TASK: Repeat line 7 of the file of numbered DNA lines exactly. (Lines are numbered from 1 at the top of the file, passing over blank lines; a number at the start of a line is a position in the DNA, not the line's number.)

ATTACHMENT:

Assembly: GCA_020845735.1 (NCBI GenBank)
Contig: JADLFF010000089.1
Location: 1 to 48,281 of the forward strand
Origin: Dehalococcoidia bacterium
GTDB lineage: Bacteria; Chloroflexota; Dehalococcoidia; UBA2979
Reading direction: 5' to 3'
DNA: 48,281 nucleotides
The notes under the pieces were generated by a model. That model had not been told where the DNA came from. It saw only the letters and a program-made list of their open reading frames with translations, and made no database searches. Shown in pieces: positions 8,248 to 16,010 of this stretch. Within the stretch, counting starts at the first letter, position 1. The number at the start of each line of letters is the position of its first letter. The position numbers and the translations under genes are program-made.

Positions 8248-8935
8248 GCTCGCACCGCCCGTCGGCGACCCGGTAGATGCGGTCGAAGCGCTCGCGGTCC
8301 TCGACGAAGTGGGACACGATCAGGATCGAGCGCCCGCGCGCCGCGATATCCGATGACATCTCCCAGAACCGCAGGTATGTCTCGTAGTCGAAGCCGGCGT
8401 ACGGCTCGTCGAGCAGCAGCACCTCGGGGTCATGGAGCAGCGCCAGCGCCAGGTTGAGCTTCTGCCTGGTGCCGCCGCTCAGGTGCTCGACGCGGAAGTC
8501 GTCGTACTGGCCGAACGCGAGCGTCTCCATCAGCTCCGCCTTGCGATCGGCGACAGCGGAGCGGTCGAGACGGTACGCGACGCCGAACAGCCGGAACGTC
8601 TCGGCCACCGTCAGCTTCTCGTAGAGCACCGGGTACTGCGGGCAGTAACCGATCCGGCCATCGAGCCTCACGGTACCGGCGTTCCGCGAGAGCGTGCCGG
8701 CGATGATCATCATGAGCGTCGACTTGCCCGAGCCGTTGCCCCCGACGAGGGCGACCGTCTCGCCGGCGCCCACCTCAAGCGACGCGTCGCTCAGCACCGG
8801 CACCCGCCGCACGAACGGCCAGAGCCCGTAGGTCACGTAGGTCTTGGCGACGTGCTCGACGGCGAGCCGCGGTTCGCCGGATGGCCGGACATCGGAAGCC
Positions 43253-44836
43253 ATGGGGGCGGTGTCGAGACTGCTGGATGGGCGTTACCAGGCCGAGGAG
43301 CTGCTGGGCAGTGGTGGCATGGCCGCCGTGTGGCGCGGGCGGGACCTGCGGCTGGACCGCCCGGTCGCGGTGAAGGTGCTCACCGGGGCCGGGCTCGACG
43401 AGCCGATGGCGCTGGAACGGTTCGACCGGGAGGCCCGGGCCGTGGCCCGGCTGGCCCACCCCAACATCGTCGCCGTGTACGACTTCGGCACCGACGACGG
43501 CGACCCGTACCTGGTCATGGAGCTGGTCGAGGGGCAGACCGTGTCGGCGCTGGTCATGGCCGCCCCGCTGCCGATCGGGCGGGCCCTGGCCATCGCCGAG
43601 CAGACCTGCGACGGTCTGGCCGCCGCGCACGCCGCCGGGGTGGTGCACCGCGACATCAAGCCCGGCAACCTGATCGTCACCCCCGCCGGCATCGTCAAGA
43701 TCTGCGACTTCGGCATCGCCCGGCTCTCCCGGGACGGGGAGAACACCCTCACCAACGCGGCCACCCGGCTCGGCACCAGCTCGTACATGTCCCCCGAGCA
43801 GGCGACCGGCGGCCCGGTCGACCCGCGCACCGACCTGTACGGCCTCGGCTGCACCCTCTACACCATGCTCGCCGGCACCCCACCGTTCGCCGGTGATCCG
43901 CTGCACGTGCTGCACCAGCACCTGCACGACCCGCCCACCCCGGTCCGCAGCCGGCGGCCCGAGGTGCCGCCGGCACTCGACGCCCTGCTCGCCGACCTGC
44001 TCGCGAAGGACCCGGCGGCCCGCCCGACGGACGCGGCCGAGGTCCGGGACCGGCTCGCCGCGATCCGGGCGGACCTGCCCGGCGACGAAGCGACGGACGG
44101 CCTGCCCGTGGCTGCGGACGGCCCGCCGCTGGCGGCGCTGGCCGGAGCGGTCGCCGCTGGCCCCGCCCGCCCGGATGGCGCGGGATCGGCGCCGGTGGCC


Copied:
DNA: 48,281 nucleotides